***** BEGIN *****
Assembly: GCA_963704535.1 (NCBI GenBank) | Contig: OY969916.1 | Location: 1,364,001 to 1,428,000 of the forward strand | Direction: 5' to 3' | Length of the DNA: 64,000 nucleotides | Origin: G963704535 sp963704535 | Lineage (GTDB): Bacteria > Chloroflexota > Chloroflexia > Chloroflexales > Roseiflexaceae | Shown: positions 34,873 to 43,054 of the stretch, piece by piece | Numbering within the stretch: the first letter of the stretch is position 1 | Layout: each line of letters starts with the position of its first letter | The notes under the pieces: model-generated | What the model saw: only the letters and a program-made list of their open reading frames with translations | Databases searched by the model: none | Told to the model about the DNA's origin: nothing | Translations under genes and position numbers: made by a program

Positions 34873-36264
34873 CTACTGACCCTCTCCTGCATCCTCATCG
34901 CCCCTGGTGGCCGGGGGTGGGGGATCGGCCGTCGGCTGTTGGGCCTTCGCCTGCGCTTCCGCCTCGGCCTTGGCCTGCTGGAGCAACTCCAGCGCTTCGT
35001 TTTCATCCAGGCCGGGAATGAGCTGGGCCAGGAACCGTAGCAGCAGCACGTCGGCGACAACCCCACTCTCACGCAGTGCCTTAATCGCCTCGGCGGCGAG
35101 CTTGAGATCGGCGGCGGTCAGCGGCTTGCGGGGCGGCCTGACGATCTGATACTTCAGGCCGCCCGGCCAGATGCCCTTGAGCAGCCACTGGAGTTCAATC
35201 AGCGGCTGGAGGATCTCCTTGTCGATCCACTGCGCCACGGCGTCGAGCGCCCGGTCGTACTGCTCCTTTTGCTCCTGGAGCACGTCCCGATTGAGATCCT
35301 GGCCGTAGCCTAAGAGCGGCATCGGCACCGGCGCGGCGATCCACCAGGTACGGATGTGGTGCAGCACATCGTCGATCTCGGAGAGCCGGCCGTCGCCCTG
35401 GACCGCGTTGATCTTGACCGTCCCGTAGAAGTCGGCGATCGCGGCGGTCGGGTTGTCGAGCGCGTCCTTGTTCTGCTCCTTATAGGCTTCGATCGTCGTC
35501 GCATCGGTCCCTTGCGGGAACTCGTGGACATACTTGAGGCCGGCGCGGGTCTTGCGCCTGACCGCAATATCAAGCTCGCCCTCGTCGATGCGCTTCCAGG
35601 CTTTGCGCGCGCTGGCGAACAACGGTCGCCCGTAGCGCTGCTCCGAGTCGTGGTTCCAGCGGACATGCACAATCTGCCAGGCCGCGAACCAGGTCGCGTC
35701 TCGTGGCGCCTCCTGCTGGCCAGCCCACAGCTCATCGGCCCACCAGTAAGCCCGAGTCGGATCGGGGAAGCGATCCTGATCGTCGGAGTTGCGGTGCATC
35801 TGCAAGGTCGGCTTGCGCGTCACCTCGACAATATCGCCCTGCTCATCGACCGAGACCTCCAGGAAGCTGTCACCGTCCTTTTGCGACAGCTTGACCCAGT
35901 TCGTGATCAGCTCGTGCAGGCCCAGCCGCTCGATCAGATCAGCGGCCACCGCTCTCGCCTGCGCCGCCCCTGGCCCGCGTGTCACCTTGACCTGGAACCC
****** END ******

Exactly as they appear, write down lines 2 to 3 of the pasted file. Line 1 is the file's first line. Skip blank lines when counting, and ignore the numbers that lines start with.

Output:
Positions 34873-36264
34873 CTACTGACCCTCTCCTGCATCCTCATCG